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Ten Common Misconceptions About Sunscreen and the Sun

4 months ago

Even though the evidence linking sun exposure and skin cancer is substantial, most people do not wear sunscreen every day. Sunscreen can protect your skin from early aging, dark spots and skin cancers and is readily available at most pharmacies and grocery stores. Once sun damage sets in, it is nearly impossible to treat. Sunspots, wrinkles and other sun-related skin issues are usually permanent once they appear. Many myths surround sunscreen and when or how you should apply it. Prevention is your best bet when it comes to shielding your skin from the sun's damaging UV rays.

Myth 1: I Can't Get Sunburned During the Winter

Any time the sun is up and you are outside, you are exposing your skin to harmful UV radiation. Another common misconception is that if it's cloudy outside, it's impossible to get sunburned. However, up to 80% of the sun's rays can still penetrate your skin, even on an overcast day. In addition, snow and water both reflect the sun, which also exposes you to UV rays, although indirectly. Regardless of season, it's always important to apply sunscreen.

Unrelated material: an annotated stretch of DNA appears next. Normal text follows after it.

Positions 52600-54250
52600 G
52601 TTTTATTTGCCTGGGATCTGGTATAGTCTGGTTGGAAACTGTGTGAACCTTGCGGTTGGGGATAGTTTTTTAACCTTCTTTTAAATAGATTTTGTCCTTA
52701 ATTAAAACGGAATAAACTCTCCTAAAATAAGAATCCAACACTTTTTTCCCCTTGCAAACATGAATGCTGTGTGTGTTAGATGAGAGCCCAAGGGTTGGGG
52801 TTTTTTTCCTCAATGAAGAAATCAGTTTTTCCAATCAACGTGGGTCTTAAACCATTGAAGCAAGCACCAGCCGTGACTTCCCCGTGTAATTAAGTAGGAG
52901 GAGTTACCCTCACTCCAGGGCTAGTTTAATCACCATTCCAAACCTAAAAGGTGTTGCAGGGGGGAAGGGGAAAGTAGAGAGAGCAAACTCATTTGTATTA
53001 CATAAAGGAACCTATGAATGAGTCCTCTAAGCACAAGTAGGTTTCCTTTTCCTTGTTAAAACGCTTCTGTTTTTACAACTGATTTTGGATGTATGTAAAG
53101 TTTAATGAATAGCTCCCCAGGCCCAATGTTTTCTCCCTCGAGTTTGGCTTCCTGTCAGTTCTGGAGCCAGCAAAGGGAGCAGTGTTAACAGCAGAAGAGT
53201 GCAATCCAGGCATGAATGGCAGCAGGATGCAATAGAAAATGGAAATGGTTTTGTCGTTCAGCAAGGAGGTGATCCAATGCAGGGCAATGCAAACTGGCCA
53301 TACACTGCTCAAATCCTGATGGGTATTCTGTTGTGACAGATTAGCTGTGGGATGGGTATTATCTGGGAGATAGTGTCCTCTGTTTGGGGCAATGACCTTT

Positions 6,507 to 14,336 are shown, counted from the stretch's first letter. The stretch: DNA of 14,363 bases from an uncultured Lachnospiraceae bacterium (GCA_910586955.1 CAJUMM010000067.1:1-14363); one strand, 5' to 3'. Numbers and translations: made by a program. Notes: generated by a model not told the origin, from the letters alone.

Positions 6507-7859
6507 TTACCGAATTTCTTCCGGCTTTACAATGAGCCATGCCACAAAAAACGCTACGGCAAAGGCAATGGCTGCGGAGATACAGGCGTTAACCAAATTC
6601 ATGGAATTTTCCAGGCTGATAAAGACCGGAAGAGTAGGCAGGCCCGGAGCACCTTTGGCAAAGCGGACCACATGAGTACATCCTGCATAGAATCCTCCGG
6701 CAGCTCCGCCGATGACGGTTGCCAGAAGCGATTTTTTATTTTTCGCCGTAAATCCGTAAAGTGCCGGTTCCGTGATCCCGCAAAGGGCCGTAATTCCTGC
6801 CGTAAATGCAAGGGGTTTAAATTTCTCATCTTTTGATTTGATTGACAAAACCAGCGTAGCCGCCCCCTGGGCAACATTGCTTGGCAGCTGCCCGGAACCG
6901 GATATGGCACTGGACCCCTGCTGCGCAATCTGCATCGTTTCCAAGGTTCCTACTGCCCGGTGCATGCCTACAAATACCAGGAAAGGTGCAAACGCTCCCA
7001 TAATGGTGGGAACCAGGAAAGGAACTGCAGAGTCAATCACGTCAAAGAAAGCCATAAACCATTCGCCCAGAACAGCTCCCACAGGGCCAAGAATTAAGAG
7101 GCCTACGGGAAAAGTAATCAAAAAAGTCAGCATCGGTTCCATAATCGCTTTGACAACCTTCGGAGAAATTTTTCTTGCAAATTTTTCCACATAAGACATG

Myth 2: Sunscreen Cannot Expire

Before reaching into the medicine cabinet for that half-used old sunscreen bottle, you may want to check the expiration date. All sunscreen can expire, and the FDA requires sunscreen to have an expiration date printed on the bottle. While most SPF products have a shelf life of three years, some may expire more quickly than others. If you can't see a clearly printed expiration date on your bottle and don't remember when you purchased it, it's best to toss it and pick up another one.



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